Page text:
Objective: To evaluate the relation between chorioamnionitis and hypotension in very low birthweight infants.
Methods: Retrospective cohort study in infants with a birth weight of <1500 g born between January 2002 and September 2004. The placentas were examined for evidence of chorioamnionitis and funisitis. Hypotension was defined by the use of vasopressors.
Results: Of 105 infants, 37 (35%) were chorioamnionitis positive. The onset of hypotension had a skewed distribution: day 1 for 30 episodes and scattered from day 2 to day 19 for the remaining 22. Of the 30 infants who developed hypotension on day 1, 17 (57%) were chorioamnionitis positive. The mean maturity of the chorioamnionitis positive group was 27.91 weeks, marginally less than the mean maturity of 29.05 weeks of the chorioamnionitis negative group (p = 0.05). After adjustment of the effects for confounding variables (birth weight, gestation, surfactant therapy, mechanical ventilation on day 1, high frequency oscillatory ventilation, patent ductus arteriosus), chorioamnionitis was the significant factor in line with hypotension developing on day 1 (adjusted odds ratio 5.14, 95% confidence interval 1.51 to 17.50). There was no evidence that hypotension developing after day 1 was associated with chorioamnionitis.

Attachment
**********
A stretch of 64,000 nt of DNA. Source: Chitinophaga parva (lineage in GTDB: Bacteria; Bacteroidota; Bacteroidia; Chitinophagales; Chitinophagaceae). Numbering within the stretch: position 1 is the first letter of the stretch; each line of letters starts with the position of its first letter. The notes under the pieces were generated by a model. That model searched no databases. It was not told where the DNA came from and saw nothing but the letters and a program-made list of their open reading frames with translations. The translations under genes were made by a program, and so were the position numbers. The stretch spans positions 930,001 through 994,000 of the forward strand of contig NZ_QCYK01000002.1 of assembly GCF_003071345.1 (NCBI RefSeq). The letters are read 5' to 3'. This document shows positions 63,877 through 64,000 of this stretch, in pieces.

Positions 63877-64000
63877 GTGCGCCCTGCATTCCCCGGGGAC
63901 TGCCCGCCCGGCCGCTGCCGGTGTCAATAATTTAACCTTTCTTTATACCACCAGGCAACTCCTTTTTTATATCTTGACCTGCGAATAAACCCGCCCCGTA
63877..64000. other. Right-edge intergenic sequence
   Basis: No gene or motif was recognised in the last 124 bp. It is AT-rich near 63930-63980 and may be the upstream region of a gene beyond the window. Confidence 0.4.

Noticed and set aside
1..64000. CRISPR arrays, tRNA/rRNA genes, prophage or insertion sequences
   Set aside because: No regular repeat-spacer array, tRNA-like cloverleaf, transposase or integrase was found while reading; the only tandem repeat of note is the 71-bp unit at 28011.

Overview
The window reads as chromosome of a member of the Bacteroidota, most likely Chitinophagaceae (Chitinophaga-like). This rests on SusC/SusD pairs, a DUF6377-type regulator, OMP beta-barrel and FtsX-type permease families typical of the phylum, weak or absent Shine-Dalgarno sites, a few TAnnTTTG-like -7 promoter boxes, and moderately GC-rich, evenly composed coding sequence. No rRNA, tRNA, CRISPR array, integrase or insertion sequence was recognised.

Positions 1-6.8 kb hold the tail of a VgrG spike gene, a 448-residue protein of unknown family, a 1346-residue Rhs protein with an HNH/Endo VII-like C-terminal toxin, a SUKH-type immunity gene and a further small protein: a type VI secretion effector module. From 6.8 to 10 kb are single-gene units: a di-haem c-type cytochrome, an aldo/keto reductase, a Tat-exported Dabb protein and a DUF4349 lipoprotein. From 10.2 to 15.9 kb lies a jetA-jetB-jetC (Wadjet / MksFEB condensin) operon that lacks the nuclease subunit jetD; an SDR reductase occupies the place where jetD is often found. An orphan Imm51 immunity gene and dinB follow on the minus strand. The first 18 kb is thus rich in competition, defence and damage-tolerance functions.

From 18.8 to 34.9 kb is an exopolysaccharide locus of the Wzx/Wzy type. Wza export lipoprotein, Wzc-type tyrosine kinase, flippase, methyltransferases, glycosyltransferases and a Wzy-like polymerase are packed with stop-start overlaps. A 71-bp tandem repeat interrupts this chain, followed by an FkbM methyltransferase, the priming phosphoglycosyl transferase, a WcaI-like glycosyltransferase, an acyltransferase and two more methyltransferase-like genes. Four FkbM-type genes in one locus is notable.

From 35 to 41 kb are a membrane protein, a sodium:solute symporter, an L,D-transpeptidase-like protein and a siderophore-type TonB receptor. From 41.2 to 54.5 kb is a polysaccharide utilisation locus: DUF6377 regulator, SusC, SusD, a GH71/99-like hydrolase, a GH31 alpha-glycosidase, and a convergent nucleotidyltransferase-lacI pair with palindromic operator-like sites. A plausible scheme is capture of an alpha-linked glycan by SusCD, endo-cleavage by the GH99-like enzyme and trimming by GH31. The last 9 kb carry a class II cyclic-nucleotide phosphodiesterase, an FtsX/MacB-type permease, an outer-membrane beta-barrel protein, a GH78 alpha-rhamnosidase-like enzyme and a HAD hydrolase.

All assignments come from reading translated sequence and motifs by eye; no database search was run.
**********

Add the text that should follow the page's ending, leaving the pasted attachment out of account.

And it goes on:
Conclusions: There is a strong association between chorioamnionitis and hypotension developing on day 1 in very low birthweight infants.
- HFOV, high frequency oscillatory ventilation
- PDA, patent ductus arteriosus
- VLBW, very low birthweight
- very low birthweight infants
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Published Online First 19 April 2006
Competing interests: none declared
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